Split rings formed and cut from spring wire of uniform cross-sectional size and shape are known as wire-formed rings.

Rings are available in many cross-sectional shapes, but the most common have rectangular or round cross sections. Rectangular-section rings are made for internal or external applications. Round-section rings are for external use on shafts only and are used where the expected load is light.

Ring assembly and disassembly tools range from a screwdriver to automatic tools, depending on the application.

Carbon spring steel (SAE-1060) is the standard material used in retaining rings. In addition, a wide range of carbon steels (SAE-1010 to SAE-1095) are used, including pre-oil tempered and alloy steels. Hardnesses range from 43 to 53 Rockwell C, with tensile strengths from 200,000 to 280,000 psi. Other materials used are stainless steel, yellow brass, silicon or phosphor bronze, Inconel X, beryllium copper, aluminum, and K-Monel.

Design Considerations


Wire-formed rings are available for shafts or housings in diameters from 1/8 to 30 in. The controlling factor in designing a wire-formed ring (other than size) is the amount of thrust the ring is to absorb. In most cases, retaining rings withstand greater shear loads than the groove material because of the strength of the hardened spring-steel ring section.

The controlling factor in size selection is thrust capacity of the ring. Wire-formed retaining rings, because of their configuration, usually do not fail in shear. Under an increasing load, the ring deflects and finally jumps out of the groove.

This type of failure can be reduced by increasing ring width (section height measured in plane or diameter). Wider rings have more resistance to expansion forces that would work the ring out of the groove.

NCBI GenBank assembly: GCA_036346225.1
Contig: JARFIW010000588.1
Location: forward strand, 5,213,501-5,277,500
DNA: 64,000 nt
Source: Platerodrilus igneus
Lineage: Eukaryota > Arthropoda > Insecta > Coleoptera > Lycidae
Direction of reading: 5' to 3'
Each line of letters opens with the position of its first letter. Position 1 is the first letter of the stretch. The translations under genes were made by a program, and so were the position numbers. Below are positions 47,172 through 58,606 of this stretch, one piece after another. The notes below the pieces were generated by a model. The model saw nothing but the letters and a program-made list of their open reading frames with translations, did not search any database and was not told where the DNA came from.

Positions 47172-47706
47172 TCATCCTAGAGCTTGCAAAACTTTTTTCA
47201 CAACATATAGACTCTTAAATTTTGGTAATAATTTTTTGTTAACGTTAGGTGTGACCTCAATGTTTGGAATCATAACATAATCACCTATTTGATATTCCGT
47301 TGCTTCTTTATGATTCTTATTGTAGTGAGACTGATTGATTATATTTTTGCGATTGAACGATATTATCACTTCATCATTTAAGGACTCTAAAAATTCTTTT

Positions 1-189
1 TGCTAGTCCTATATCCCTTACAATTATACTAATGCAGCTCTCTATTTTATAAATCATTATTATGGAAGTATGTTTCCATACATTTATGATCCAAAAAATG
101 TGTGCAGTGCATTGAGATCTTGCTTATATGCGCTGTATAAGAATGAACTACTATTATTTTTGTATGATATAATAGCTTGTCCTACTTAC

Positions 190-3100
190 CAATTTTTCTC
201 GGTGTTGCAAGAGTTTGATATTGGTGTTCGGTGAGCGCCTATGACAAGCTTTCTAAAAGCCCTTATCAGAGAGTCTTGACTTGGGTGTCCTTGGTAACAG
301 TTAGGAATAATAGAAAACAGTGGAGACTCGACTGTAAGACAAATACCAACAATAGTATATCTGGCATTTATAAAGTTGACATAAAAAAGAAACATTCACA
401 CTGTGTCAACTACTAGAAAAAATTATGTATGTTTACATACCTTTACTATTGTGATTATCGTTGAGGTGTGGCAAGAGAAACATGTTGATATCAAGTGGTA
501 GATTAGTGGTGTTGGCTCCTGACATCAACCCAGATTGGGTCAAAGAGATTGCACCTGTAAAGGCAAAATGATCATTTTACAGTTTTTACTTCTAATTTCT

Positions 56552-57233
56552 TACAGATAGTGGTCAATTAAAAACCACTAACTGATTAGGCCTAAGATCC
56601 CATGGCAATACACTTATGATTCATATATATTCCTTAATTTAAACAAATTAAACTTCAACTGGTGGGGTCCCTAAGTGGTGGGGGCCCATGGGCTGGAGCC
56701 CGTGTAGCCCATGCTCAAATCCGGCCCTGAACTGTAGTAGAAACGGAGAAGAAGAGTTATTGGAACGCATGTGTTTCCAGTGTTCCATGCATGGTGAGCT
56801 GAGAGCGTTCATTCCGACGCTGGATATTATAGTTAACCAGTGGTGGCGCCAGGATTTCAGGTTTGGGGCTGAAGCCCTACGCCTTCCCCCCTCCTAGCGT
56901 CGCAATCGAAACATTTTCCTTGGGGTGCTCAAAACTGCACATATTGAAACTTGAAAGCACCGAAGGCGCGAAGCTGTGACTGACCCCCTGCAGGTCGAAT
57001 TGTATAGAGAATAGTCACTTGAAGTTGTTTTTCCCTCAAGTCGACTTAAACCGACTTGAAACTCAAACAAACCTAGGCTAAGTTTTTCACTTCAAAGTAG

Although rings can be made with almost any combination of section width and thickness, rectangular-section thicknesses are usually 2 to 5% of the shaft or bore diameter. Width of these sections varies from two to three times the thickness.

Ideally, the shaft and the retained part should have strength equal to or better than the ring. The groove should be square, concentric, and held to such dimensions that a close slip fit is provided with the sides of the ring. The bearing surface of the retained part should be perpendicular to the shaft axis with no corner radius.

If these conditions cannot be met in practice, the wire-section corner radius, mating-part radius, and tolerances should provide an adequate flat surface for the ring to bear against.

Shear strength of the groove material can be increased by increasing the distance from the edge of the groove to the end of the shaft or by increasing the strength of the groove material.

Sufficient design clearance should be allowed to assemble the rings with a minimum of effort. Radially assembled, or clip, retaining rings require accessibility to the side of the shaft. Rings used internally in bores require adequate space for tool insertion.

External closed rings are assembled axially over the end of the shaft. A radius or 30° chamfer on the end of the shaft greatly assists the assembly operation. A small edge margin also makes assembly easier.

Tolerances of ring thickness, groove location, and retained components may add up to cause objectionable end play. Tolerances can be taken up, to some extent, by using tapered-keystone or beveled sections. The narrow portion of the section thickness is in the groove, and the wide portion bears against the part.

External clip rings are easier to install than axially assembled rings, and require fewer tools. These rings are designed to be driven on gap ends first, over the bottom of the groove.

Axially assembled rings usually have better external appearance and higher rotational speed limits than the external clip rings.

Grooves for retaining rings vary according to the type of ring used and the type of service. Radius (rounded) grooves are used for round-section retaining rings. For external rectangular-section clip and closed rings, groove width should be 1.15 times the ring-section thickness. This width is the absolute minimum that will accept standard rings. It may be desirable to specify larger minimums and tolerances to be consistent with design requirements.